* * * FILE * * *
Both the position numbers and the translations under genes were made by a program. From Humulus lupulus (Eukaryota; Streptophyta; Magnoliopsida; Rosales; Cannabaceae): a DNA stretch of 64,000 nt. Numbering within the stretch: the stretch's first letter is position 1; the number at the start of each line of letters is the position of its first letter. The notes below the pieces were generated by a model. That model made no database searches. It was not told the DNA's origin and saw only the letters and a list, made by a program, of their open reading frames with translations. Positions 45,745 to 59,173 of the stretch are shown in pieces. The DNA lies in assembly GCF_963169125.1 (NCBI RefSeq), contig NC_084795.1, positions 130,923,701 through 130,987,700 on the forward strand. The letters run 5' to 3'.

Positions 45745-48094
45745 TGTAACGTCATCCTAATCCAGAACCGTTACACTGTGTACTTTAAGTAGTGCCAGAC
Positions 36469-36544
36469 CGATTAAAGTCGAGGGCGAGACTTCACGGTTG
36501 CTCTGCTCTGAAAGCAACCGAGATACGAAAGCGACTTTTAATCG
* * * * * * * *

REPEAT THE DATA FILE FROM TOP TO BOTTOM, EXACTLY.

Both the position numbers and the translations under genes were made by a program. From Humulus lupulus (Eukaryota; Streptophyta; Magnoliopsida; Rosales; Cannabaceae): a DNA stretch of 64,000 nt. Numbering within the stretch: the stretch's first letter is position 1; the number at the start of each line of letters is the position of its first letter. The notes below the pieces were generated by a model. That model made no database searches. It was not told the DNA's origin and saw only the letters and a list, made by a program, of their open reading frames with translations. Positions 45,745 to 59,173 of the stretch are shown in pieces. The DNA lies in assembly GCF_963169125.1 (NCBI RefSeq), contig NC_084795.1, positions 130,923,701 through 130,987,700 on the forward strand. The letters run 5' to 3'.

Positions 45745-48094
45745 TGTAACGTCATCCTAATCCAGAACCGTTACACTGTGTACTTTAAGTAGTGCCAGAC
Positions 36469-36544
36469 CGATTAAAGTCGAGGGCGAGACTTCACGGTTG
36501 CTCTGCTCTGAAAGCAACCGAGATACGAAAGCGACTTTTAATCG